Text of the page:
The Lift eFoil board

Checking out the board in advance, I was quite impressed. The entire board and foil are 100% premium carbon fiber. The inner compartment is entirely waterproof, but the battery and all connections inside are also waterproof to serve as extra redundancy. The sealed controller is water cooled using an inlet down by the motor. The 2 kWh battery is fully submersible, just in case you ever removed it and dropped it overboard, I guess.

That battery is built by Lithos Energy, a battery design company founded by Tesla engineers.

The charger is gigantic, but can fill the battery in just 2 hours.

Beneath the board, the eFoil has a nearly 1 meter (3 ft) strut supporting its hydrofoil at the base. Just above the foil is the silent, submersible and maintenance-free motor.

Its propeller is machined out of a solid block of aluminum and is hand balanced to ensure the highest efficiency and thrust.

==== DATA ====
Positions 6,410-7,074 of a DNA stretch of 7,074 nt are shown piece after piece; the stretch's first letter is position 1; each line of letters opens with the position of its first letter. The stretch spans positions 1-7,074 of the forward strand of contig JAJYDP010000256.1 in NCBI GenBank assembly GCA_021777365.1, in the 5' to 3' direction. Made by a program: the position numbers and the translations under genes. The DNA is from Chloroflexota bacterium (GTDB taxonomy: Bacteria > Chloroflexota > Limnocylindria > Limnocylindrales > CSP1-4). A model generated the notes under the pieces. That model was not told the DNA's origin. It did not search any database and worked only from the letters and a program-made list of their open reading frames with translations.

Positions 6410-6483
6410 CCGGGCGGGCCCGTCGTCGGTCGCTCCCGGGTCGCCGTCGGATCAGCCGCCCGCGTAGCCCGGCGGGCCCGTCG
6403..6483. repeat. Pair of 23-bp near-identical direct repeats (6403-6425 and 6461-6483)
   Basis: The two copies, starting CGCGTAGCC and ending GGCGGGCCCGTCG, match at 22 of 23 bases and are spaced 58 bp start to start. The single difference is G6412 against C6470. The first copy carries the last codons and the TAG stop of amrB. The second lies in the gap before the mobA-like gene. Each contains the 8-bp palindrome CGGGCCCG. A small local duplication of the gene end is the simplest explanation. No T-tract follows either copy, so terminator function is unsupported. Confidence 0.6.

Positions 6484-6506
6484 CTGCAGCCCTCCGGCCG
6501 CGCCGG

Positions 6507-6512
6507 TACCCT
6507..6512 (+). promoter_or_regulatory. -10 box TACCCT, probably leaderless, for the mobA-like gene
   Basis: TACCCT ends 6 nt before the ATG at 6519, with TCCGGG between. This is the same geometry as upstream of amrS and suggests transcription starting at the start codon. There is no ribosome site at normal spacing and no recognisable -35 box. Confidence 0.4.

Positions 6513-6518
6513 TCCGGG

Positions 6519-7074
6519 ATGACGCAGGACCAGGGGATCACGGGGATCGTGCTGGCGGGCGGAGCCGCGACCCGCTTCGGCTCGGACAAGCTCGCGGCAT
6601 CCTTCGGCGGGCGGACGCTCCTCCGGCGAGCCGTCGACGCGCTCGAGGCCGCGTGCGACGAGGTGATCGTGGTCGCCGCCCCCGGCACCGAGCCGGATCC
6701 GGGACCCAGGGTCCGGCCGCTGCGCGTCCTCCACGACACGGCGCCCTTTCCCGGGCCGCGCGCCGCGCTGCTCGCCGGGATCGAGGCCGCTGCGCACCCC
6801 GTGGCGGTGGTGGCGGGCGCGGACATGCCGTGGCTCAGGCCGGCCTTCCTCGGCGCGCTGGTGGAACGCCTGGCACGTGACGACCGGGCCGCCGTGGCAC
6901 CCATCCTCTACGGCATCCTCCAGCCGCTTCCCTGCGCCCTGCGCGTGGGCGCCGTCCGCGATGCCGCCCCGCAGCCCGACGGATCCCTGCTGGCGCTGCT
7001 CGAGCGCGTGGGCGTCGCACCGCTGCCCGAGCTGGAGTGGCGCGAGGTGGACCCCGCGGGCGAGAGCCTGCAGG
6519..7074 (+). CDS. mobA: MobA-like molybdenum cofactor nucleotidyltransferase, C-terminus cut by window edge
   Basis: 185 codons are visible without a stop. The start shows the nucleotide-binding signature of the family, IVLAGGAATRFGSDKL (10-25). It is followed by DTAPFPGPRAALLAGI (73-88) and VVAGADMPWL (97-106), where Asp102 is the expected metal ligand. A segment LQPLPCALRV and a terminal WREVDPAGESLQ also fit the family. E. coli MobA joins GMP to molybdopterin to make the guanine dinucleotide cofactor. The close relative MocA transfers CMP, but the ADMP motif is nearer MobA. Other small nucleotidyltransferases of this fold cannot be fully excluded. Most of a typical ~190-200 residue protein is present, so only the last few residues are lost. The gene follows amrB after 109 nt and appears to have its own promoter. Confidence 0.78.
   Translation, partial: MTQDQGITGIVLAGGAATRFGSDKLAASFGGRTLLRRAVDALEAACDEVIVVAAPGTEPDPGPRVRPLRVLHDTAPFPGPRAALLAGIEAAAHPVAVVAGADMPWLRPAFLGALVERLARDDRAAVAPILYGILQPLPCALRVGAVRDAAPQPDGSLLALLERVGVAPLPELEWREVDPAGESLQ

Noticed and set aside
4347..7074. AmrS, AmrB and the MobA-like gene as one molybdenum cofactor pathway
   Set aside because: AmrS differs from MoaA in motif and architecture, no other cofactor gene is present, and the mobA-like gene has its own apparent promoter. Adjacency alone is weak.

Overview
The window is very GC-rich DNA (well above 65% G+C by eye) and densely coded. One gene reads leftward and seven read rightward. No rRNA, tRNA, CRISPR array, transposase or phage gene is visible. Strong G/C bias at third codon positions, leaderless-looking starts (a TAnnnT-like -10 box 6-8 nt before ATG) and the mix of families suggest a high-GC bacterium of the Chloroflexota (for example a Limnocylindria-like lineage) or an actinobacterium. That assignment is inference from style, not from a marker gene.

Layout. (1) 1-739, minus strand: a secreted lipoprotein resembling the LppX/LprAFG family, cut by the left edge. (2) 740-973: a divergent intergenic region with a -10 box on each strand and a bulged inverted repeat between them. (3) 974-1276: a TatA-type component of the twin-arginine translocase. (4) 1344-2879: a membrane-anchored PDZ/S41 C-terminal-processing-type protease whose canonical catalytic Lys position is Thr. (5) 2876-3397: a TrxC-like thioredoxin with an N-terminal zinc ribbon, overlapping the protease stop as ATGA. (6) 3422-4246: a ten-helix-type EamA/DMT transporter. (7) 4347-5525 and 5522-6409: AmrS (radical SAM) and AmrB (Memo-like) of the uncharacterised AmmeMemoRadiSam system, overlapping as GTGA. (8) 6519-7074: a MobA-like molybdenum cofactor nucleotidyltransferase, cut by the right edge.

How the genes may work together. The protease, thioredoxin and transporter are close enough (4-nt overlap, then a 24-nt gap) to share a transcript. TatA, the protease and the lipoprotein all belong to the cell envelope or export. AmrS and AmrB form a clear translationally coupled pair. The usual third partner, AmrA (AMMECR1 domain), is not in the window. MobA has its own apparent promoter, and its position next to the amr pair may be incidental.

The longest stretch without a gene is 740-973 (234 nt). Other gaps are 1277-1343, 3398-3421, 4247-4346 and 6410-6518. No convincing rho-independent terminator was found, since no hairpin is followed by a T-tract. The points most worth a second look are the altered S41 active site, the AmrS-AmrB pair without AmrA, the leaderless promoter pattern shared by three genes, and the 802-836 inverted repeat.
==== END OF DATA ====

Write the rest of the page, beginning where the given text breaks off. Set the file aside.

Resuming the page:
The hand controller uses Bluetooth connectivity and is submersible, though it also floats in case it is dropped. The screen is easy to read, even while flying across the water surface. It features a power governor with three different settings for varying riding experiences.

I know it can be hard to assess quality in pictures, but the board is incredibly well-designed and manufactured. The carbon fiber is perfect. The hardware is of very high marine grade. The foam and rubber are all heavy-duty and properly designed for the environment. The craftsmanship here is simply second to none — you can tell the company takes pride in its work.